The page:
The Hour reviewed: Ben Whishaw, Romola Garai, and Dominic West in a Mad Men­-like drama set at the BBC…

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Aug. 16 2011 5:55 PM

The Hour

Kind of like Mad Men, except at the BBC in 1956.

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Ben Whishaw in The Hour

The Hour (BBC America, Wednesdays at 10 p.m. ET), a totally OK hourlong drama, is set at the BBC in 1956, and amounts to Mad Men-sterpiece Theatre. The comparison to the AMC hit is, if slightly unfair, obligatory, owing to the shows' shared thematic concerns and period stylings. These include the depiction of media businesses in their embryonic phases, the consideration of gender bias, the retrospective condemnation of other societal wrongs, and the valorization of hustling rogues—the similarities end regarding tar content and percentage of alcohol by volume.

Ben Whishaw—whom you last saw wasting away again in Consumptionville as a fine John Keats in Bright Star—plays Freddie Lyons, who never knots his necktie properly. It's always pulled loose and an inch low to accommodate a righteously throbbing Adam's apple and to suggest an angry young man's messy urgency. At the start of the series, Freddie produces newsreels. Because he's fed up with covering society-page frippery at the expense of giving space to global politics, we know that he's serious. Because he believes the newsreel itself to be an outmoded format, we know that he's a visionary. And because of the way he spars with his colleague Bel Rowley (Romola Garai), we know he's in L-U-V, even if his pursuit of Truth has a certain monastic quality.

Freddie and Bel take new jobs creating a weekly show called The Hour, a title somehow more portentous (if less immediate) than 60 Minutes. The frontman of the operation is Hector Madden (Dominic West, The Wire), who really isn't good for anything but reading the teleprompter. But the teleprompter hasn't been invented yet, so he reads from his notes—haltingly, smirking into the wrong camera—while England addresses discrimination against immigrants and sails toward a crisis in the Suez Canal.

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The Hour comes billed as "an edge-of-your-seat spy thriller," which isn't right. It's cozier and slower and airier than that, more of an arm-of-your-sofa spy thriller. You see the espionage coming—and greet it with a cheery nod—early in the first episode, when series creator Abi Morgan matches shots of disparate characters working crossword puzzles. One of these is an academic who is connected, somehow, with a female friend of Freddie's—a posh 21-year-old who, chafing at the life laid out for her, wears her opera gloves as if they were manacles. Shortly, the prof takes a knife to the throat, delivered by a trench-coated enigma with an eerily pallid, oddly placid baby face.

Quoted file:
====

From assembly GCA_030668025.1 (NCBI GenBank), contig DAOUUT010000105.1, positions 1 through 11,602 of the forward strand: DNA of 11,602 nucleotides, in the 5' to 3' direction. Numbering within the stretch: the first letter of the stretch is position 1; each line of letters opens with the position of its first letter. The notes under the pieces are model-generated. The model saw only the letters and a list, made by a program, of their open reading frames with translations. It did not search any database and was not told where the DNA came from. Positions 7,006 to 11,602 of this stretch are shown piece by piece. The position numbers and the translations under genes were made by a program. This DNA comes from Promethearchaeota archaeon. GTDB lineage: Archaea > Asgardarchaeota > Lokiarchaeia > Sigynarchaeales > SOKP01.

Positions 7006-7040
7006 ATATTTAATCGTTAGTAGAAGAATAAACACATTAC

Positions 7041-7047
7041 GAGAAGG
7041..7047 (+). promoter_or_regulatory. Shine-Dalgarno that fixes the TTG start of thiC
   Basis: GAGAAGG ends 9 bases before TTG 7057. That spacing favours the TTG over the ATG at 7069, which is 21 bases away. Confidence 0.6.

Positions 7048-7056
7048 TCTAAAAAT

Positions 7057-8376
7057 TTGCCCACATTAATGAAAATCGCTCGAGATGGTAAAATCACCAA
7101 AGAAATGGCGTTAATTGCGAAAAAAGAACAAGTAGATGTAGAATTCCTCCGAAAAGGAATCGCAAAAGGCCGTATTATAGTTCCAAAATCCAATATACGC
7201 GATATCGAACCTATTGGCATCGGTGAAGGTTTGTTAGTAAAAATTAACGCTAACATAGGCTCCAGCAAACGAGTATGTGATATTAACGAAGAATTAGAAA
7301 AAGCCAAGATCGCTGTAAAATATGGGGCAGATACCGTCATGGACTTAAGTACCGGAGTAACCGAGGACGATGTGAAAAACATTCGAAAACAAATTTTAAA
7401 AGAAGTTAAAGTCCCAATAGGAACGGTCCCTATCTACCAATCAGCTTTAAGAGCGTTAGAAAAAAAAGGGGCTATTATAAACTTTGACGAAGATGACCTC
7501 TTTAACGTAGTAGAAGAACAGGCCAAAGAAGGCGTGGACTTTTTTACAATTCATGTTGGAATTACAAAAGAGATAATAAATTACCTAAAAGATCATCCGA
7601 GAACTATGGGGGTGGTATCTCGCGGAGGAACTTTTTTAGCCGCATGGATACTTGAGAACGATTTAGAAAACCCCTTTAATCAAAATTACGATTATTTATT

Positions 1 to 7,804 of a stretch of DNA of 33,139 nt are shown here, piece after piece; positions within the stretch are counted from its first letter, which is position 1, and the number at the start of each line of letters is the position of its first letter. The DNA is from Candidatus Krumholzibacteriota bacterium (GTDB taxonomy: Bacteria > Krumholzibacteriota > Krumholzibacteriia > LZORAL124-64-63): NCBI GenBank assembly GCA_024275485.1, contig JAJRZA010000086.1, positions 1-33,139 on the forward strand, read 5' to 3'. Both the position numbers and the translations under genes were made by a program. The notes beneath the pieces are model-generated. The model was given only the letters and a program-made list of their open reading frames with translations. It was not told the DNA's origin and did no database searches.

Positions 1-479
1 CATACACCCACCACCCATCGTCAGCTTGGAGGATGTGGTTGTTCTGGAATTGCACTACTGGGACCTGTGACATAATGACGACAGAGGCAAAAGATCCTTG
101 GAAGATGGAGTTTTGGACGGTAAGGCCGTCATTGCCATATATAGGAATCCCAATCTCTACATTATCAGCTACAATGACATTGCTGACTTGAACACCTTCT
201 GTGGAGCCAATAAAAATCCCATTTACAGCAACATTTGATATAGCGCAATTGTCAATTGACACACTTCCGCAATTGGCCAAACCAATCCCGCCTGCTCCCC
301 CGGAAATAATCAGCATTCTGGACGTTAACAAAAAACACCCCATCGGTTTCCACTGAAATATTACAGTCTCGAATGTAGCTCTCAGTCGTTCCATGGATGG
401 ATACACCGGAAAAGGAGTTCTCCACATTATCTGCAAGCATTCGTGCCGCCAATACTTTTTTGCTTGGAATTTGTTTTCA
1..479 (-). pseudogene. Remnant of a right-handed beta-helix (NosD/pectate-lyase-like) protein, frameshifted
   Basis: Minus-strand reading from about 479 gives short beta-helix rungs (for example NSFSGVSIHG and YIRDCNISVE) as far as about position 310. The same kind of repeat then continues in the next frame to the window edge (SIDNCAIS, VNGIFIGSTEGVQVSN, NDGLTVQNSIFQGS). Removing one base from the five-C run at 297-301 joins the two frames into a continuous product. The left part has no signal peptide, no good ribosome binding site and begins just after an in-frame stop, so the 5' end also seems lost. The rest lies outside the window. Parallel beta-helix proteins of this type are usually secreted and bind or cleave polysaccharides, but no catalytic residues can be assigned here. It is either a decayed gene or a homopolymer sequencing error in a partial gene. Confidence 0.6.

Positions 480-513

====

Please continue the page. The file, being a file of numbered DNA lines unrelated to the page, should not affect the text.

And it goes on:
In between Freddie's earnest raking of muck and his febrile attempts to shape his struggling show into something coherent, he's on the case of the murder, soon learning that MI6 has been to visit the prof's corpse. But as a thriller, The Hour fails to thrum. Freddie stumbles upon clues with an ease that prevents the pot from coming to a boil. He's not sleuthing so much as he's profiting from ridiculous coincidences that the screenwriters have drafted for him. All too conveniently, in a moment of hurry, he pockets a loose family photo of the victim from the guy's desk and then, at a nearby newsstand, inspired by the sight of a pack of the dead man's brand of cigarettes, shows the picture to the news agent, who provides the next clue. The childlike mildness of the investigation seems deliberate, as if the producers want to keep things light and just stimulating enough to rate as entertainment. Or as if, unsure of how to braid the mystery strand of The Hour with its other threads, they settled on delivering a Cold War aura.

Perhaps it's best to consider The Hour as a kind of retro Broadcast News that is most alive when Freddie and Bel banter like Beatrice and Benedick and especially when getting inside of Hector's talking head. As endearingly vain anchormen go, he's the equal of William Hurt's Tom Grunick and perhaps even Will Ferrell's Ron Burgundy. Hector is, correctly, sure that he's a subpar newsman and a superlative charmer, and West gets him almost imperceptibly vibrating with insecurity behind his perfect smile, and the insecurity is kind of charismatic, too. Now here is something to get you to the edge of your seat. Lean forward and think of England.

Troy Patterson is Slate's writer at large and writes the Gentleman Scholar column.

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